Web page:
Simulation of fluxes of greenhouse gases from European grasslands using the DNDC model

P. E. Levy*, D. C. Mobbs, S. K. Jones, R. Milne, C. Campbell, M. A. Sutton

*Corresponding author for this work

Research output: Contribution to journalArticlepeer-review

58 Citations (Scopus)


Agricultural management of grasslands results in sequestration and emission of greenhouse gases (GHGs, particularly CO2, N2O and CH4). Here, we used a process-based model (DNDC) to estimate the fluxes of the major GHGs from grasslands at 0.5° resolution across Europe, and combined these to produce a spatially explicit estimate of the total global warming potential (GWP, expressed in CO2 equivalents). The DNDC model [Li, C., Frolking, S., Crocker, G.J., Grace, P.R., Klir, J., Korchens, M., Poulton, P.R., 1997. Simulating trends in soil organic carbon in long-term experiments using the DNDC model. Geoderma 81, 45-60] simulates carbon and nitrogen cycling in agro-ecosystems at a sub-daily time step and consists of four interacting submodels: soil and climate (including water flow and leaching), plant growth, decomposition, and denitrification. Input data sets for grassland area, climate, nitrogen deposition, and soil properties were collated. The typical current grassland management regime was established for ten biogeographical regions on the basis of questionnaires sent to national experts, and used to derive model input data. A 20-year simulation was carried out using DNDC for each site. Simple estimates of methane emissions from grazing livestock were made according to the IPCC Tier 1 method. Most grassland areas are net sources for GHGs in terms of total global warming potential-the beneficial effect of sequestering carbon in soil is outweighed by the emissions of N2O from soil and (predominantly) CH4 emissions from livestock. The net effect of European grasslands on GWP (emission of 23 Tg C year-1) corresponds to a 2.5% increase on the EU-15 fossil fuel CO2 emissions (907 Tg C year-1).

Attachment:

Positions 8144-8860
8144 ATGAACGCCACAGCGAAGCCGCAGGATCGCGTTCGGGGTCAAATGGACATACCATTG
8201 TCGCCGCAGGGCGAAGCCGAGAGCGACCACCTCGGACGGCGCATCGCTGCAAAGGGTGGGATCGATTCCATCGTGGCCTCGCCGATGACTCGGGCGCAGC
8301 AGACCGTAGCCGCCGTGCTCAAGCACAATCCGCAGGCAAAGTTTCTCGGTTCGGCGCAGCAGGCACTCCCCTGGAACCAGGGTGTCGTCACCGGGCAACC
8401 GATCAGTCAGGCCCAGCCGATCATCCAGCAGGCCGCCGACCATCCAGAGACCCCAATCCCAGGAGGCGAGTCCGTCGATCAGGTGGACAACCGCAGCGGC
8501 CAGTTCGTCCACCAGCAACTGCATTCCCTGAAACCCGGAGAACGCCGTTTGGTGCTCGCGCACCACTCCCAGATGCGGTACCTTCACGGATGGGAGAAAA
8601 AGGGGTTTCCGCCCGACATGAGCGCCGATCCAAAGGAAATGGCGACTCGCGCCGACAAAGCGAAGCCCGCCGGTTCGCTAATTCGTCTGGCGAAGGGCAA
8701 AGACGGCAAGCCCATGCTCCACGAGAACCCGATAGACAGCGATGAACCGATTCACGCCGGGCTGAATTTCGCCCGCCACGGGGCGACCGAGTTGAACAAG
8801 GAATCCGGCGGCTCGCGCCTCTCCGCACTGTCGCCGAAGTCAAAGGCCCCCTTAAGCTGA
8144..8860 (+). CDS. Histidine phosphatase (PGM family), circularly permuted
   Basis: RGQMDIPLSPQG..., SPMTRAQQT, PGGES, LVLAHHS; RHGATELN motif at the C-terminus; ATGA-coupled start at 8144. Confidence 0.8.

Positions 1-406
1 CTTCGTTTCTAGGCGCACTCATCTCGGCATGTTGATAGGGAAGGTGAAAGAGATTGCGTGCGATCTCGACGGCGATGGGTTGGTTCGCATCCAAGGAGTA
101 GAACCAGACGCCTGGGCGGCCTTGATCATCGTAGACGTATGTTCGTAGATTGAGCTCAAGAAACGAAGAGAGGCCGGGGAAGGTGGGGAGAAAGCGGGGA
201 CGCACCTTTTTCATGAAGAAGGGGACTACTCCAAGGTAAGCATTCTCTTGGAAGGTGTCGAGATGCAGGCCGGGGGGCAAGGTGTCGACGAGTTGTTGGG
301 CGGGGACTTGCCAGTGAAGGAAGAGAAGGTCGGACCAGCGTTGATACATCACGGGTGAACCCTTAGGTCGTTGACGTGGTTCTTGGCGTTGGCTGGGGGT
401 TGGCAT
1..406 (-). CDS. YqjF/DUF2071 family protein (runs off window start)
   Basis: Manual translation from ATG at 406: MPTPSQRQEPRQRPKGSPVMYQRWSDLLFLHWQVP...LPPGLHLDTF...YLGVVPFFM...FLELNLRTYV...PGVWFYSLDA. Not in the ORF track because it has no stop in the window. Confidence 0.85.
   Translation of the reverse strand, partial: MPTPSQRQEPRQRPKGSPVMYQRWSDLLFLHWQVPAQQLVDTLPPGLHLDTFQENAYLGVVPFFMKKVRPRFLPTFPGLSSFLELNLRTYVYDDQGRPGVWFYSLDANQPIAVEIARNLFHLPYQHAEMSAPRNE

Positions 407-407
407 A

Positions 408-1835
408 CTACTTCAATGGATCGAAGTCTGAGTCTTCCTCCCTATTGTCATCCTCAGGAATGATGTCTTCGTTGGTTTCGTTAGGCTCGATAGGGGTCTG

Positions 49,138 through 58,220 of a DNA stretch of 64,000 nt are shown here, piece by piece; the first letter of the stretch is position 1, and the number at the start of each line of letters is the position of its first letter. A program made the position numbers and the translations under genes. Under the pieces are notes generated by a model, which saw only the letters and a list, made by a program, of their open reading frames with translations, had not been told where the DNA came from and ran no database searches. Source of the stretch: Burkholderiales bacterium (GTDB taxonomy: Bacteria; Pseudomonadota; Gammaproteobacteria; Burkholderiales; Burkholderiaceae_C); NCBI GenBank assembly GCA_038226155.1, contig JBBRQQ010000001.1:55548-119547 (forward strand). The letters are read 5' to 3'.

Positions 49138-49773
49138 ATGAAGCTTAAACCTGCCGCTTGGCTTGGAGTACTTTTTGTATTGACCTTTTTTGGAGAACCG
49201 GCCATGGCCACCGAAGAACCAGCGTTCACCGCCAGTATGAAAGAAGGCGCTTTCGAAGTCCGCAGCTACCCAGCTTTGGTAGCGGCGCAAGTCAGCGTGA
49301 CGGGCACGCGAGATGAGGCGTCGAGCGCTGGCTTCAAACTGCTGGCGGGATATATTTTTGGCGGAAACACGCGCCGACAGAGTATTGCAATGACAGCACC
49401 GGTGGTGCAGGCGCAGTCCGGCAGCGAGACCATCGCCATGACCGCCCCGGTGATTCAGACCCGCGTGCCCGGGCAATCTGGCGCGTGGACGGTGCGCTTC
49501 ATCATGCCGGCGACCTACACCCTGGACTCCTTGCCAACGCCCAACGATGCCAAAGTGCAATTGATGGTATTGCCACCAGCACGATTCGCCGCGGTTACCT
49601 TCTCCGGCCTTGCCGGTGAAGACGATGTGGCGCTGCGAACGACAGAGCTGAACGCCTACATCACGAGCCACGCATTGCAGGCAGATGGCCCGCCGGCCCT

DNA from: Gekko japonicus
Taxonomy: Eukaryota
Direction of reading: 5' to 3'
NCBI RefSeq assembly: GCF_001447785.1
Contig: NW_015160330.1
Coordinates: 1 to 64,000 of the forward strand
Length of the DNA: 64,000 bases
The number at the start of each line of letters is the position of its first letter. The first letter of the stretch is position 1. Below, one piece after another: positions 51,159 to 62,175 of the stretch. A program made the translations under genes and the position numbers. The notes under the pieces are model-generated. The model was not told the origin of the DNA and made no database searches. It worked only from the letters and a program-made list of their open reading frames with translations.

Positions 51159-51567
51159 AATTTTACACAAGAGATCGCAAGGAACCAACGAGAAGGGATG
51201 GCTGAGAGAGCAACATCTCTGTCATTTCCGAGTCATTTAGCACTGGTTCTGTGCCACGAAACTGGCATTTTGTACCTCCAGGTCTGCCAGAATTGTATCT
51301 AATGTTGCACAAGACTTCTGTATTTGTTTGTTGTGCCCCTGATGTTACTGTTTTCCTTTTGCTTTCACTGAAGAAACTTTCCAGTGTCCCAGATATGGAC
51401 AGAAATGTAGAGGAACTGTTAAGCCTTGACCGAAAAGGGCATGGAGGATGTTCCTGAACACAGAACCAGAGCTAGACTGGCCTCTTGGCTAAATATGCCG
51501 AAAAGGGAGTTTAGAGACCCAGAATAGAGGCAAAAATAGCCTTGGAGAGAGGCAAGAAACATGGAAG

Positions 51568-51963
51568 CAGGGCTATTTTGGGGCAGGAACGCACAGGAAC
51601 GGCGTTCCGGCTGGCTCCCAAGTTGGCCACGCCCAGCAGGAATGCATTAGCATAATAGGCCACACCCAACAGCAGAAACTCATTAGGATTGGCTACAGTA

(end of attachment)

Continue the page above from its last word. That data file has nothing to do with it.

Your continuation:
Original languageEnglish
Pages (from-to)186-192
Number of pages7
JournalAgriculture, Ecosystems and Environment
Issue number1-2
Publication statusPrint publication - 1 Jun 2007
Externally publishedYes


  • Carbon dioxide
  • Global warming potential
  • Grassland management
  • Livestock emissions
  • Methane
  • Nitrous oxide


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